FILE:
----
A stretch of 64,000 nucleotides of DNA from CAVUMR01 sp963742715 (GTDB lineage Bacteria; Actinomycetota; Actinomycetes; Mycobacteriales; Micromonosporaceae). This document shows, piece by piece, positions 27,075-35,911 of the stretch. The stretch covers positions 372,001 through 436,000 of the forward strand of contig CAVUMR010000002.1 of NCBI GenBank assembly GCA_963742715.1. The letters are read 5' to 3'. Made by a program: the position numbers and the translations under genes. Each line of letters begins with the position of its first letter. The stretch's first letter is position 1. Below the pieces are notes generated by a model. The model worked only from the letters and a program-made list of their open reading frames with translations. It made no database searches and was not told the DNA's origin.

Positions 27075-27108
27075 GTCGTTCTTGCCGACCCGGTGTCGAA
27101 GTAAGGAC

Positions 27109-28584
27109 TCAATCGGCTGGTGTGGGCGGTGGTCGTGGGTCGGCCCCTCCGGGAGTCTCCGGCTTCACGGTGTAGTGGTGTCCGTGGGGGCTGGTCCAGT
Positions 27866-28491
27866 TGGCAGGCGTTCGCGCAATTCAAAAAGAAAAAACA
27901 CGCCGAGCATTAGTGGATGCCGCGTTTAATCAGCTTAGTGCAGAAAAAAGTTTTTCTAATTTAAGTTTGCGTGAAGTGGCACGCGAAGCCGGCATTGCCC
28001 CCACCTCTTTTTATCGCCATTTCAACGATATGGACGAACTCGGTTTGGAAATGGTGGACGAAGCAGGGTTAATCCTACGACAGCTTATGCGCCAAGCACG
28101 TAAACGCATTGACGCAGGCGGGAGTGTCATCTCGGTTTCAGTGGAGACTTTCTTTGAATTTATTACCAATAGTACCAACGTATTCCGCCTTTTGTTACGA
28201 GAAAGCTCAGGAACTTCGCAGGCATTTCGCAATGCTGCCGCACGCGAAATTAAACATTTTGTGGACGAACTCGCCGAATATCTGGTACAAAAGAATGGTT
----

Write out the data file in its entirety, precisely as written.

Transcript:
A stretch of 64,000 nucleotides of DNA from CAVUMR01 sp963742715 (GTDB lineage Bacteria; Actinomycetota; Actinomycetes; Mycobacteriales; Micromonosporaceae). This document shows, piece by piece, positions 27,075-35,911 of the stretch. The stretch covers positions 372,001 through 436,000 of the forward strand of contig CAVUMR010000002.1 of NCBI GenBank assembly GCA_963742715.1. The letters are read 5' to 3'. Made by a program: the position numbers and the translations under genes. Each line of letters begins with the position of its first letter. The stretch's first letter is position 1. Below the pieces are notes generated by a model. The model worked only from the letters and a program-made list of their open reading frames with translations. It made no database searches and was not told the DNA's origin.

Positions 27075-27108
27075 GTCGTTCTTGCCGACCCGGTGTCGAA
27101 GTAAGGAC

Positions 27109-28584
27109 TCAATCGGCTGGTGTGGGCGGTGGTCGTGGGTCGGCCCCTCCGGGAGTCTCCGGCTTCACGGTGTAGTGGTGTCCGTGGGGGCTGGTCCAGT
Positions 27866-28491
27866 TGGCAGGCGTTCGCGCAATTCAAAAAGAAAAAACA
27901 CGCCGAGCATTAGTGGATGCCGCGTTTAATCAGCTTAGTGCAGAAAAAAGTTTTTCTAATTTAAGTTTGCGTGAAGTGGCACGCGAAGCCGGCATTGCCC
28001 CCACCTCTTTTTATCGCCATTTCAACGATATGGACGAACTCGGTTTGGAAATGGTGGACGAAGCAGGGTTAATCCTACGACAGCTTATGCGCCAAGCACG
28101 TAAACGCATTGACGCAGGCGGGAGTGTCATCTCGGTTTCAGTGGAGACTTTCTTTGAATTTATTACCAATAGTACCAACGTATTCCGCCTTTTGTTACGA
28201 GAAAGCTCAGGAACTTCGCAGGCATTTCGCAATGCTGCCGCACGCGAAATTAAACATTTTGTGGACGAACTCGCCGAATATCTGGTACAAAAGAATGGTT